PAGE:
UNC BOARD'S FOCUS SHOULD BE EDUCATIONAL EXCELLENCE, NOT LEGISLATIVE FEALTY: A dozen members of the UNC board – fully half of its members – carry the very real potential to be compromised and become puppets of the legislative leadership. Years ago there were various criteria and categories legislators were required to follow in their election of UNC board members. There were even candidate nominations and fierce campaigns within the General Assembly to win a coveted slot. We are not about to suggest that the old was optimal. But the evolution has NOT been an improvement. To achieve more diversity and less fealty to the legislature, give the governor the authority to appoint a third – eight members -- of the board. Even in circumstances where the governor and legislature’s majority may share political party the clear difference in interests would bring about a broader board.
NC'S REPUBLICAN REPRESENTATIVES WOULD GIVE TRUMP A PASS: It’s significant that the vote was not about impeaching the president. It was about whether the evidence supports looking further into whether his actions merit impeachment. The evidence is strong that Trump tried to use the leverage of withholding $391 million in military aid to get Ukraine to announce an investigation of former Vice President Joe Biden and his son Hunter. This evidence wasn’t brought forth by Democratic politicians or their staff. It was brought forth by members of the U.S. Foreign Service, the CIA and the military. And yet Republicans are treating it as a partisan fight. Not only do they think Trump’s offenses are not impeachable, they don’t even want to know more about what he did to invite foreign involvement in a U.S. election and put an ally at risk. “Every member should support the American people hearing the facts for themselves,” House Speaker Nancy Pelosi said on the House floor. “That is what this vote is about. It’s about the truth. And what is at stake in all of this is nothing less than our democracy.”
KAY HAGAN--ASSERTIVE AND EFFECTIVE SERVICE TO HER CONSTITUENTS AND STATE: Her congressional victories weren’t always the stuff of headlines, but groundbreaking nonetheless. Early in her U.S. Senate term she broke the gender line for use of what was then the men-only senate swimming pool. She pressured Sen. Chuck Schumer, D-N.Y. who was the Rules Committee Chairman at the time, to open the pool to ALL senators. When she lost reelection in 2014 to Republican Thom Tillis, there was no break in her high-energy style. She was a 2015 Institute of Politics Fellow at Harvard University where she examined the influence of money in politics. The 2014 North Carolina Senate race was, at the time, the most expensive Senate race in the nation – exceeding $100 million. “I worry how we are going to get good people to run for office if you have to spend so much time raising money,” she said at the time. “In any competitive race you’re doing fundraisers at breakfast, at dinner, and it’s just so much time that should be spent on policy, on drafting legislation, on engaging with constituents back home.”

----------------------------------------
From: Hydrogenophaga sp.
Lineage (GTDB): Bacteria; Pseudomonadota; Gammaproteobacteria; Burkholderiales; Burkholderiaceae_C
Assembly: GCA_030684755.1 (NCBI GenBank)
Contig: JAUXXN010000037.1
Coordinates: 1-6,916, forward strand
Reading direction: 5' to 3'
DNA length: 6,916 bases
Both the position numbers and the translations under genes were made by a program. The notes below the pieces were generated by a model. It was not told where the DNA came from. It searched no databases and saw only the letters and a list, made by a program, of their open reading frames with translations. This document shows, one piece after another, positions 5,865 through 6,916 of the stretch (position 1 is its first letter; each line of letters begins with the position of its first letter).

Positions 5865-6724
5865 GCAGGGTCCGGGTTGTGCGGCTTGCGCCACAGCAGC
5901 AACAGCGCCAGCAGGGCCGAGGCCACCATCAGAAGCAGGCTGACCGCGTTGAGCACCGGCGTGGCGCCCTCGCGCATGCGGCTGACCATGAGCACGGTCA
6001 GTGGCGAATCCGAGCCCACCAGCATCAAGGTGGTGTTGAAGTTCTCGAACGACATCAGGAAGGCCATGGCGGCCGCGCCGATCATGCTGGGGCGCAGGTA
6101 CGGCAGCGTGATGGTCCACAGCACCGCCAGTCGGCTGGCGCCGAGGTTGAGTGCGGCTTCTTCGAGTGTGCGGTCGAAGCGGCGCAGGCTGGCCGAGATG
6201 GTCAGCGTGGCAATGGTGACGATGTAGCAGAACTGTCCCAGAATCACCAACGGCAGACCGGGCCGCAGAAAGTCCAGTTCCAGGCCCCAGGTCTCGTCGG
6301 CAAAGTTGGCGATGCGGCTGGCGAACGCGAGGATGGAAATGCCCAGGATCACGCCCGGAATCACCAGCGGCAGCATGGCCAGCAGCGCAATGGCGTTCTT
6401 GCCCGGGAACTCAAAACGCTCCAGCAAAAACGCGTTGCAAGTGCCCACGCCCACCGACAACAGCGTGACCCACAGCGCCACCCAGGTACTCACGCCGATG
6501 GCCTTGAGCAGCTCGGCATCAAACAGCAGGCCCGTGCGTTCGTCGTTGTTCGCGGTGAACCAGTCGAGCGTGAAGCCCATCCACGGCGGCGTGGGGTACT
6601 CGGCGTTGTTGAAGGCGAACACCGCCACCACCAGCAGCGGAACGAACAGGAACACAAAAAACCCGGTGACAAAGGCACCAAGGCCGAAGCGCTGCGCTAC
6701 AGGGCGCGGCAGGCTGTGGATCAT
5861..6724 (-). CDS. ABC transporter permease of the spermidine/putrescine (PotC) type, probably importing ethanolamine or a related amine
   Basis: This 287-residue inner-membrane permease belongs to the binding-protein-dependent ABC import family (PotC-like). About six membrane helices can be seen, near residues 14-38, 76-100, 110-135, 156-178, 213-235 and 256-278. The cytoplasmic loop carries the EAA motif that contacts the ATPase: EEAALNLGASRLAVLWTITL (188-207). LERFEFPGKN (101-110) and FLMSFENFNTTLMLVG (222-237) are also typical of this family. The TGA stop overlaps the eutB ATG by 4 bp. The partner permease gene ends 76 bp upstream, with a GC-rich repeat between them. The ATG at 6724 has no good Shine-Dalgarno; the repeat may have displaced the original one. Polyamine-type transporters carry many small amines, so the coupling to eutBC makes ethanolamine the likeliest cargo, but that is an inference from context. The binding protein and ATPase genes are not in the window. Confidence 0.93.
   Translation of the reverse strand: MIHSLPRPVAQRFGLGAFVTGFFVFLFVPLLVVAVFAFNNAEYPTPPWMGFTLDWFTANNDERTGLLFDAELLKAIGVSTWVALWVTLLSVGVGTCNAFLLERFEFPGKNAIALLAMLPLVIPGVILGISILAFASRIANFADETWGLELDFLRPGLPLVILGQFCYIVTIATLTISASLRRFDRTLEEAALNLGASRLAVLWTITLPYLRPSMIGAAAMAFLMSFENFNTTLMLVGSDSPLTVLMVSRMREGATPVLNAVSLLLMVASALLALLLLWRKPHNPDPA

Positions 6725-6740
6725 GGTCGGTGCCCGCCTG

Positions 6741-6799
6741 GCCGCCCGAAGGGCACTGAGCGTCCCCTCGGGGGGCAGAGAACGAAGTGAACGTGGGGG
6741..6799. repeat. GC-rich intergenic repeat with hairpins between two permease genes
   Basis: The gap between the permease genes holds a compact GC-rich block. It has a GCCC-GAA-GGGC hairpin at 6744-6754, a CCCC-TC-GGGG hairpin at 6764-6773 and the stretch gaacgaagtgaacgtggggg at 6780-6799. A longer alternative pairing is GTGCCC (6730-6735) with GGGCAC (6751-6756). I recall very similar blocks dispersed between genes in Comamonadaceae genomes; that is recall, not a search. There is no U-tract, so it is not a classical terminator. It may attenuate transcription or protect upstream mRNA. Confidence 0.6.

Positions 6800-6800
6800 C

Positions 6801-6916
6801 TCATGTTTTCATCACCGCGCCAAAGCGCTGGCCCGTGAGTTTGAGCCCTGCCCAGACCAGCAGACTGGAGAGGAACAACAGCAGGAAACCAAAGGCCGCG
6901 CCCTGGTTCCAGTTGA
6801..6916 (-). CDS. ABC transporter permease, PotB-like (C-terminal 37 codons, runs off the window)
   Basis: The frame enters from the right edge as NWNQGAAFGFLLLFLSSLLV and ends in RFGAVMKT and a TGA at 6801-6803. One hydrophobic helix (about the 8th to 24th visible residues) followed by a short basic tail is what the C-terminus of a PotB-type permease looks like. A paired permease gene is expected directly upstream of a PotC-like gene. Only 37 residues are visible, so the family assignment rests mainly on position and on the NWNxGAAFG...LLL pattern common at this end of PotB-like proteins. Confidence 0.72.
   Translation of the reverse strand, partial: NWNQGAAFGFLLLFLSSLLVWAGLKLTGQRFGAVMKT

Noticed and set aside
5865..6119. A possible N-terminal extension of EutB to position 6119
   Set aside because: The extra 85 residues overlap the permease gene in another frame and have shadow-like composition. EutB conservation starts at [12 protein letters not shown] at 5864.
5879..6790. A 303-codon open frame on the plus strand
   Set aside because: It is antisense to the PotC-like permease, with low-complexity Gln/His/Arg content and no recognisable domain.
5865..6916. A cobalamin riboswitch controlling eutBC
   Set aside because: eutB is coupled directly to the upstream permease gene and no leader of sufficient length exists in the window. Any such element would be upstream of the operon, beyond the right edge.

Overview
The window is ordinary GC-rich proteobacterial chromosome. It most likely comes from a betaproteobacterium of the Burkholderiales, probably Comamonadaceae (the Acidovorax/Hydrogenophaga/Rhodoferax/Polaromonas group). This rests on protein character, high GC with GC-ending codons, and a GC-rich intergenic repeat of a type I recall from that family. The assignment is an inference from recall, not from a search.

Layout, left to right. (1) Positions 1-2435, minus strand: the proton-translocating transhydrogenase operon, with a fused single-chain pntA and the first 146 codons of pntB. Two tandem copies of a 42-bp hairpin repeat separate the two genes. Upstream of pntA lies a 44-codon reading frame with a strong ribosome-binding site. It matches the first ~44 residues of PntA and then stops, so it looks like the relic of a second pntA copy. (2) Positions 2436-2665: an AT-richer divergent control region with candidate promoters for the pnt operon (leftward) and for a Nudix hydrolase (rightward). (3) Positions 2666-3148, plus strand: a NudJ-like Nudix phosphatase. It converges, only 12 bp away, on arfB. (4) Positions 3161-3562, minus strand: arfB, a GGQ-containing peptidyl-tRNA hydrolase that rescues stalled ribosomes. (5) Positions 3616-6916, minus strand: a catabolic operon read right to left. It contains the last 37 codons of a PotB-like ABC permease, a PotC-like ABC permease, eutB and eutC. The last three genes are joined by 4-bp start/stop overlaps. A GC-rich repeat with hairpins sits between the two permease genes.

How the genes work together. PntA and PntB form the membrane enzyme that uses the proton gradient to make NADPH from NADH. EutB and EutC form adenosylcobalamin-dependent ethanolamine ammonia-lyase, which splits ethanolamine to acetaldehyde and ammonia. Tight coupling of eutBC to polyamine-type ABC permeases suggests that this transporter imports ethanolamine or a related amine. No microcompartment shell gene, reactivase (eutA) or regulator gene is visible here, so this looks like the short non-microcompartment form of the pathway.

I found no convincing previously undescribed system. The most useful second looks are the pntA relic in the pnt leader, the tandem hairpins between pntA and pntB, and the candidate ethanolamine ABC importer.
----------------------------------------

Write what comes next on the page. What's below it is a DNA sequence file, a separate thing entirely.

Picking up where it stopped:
TO BEAT TRUMP, FOCUS ON HIS CORRUPTION: Given the severity of Trump’s misbehavior — turning American foreign policy into an opposition-research arm of his campaign — Democrats had no choice but to start an impeachment inquiry. Yet they need to remember that impeachment is an inherently political process, not a technocratic legal matter. It will fail if it does not persuade more Americans of Trump’s unfitness for office. It will succeed only if he is not president on Jan. 21, 2021. And it is far more likely to succeed if Democrats can connect it in voters’ minds to a larger argument about the substance of Trump’s presidency. The most promising version of that argument revolves around corruption: The Ukraine quid pro quo matters because it shows how Trump has reneged on his promise to fight for ordinary Americans and is using the power of the presidency to benefit himself. As Leah Greenberg, a co-founder of the progressive group Indivisible, says: “This man is not working for you. He is working to put his own interests first. And he is endangering the country to do it.” Demagogues “don’t exist in a vacuum,” Zingales has said. “The more the elite go after him, the more people think, ‘He’s one of us.’” The better strategy — one that defeated Italy’s Silvio Berlusconi, for example — is to treat demagogues like normal politicians who have failed to deliver. The Ukraine scandal offers Democrats a chance to do so. As a candidate, Trump promised to fix the country and make it great again. But he didn’t really mean it. From the beginning — like the secret negotiations to build a Trump Tower in Moscow during the 2016 campaign — he has tried to help himself, not the country.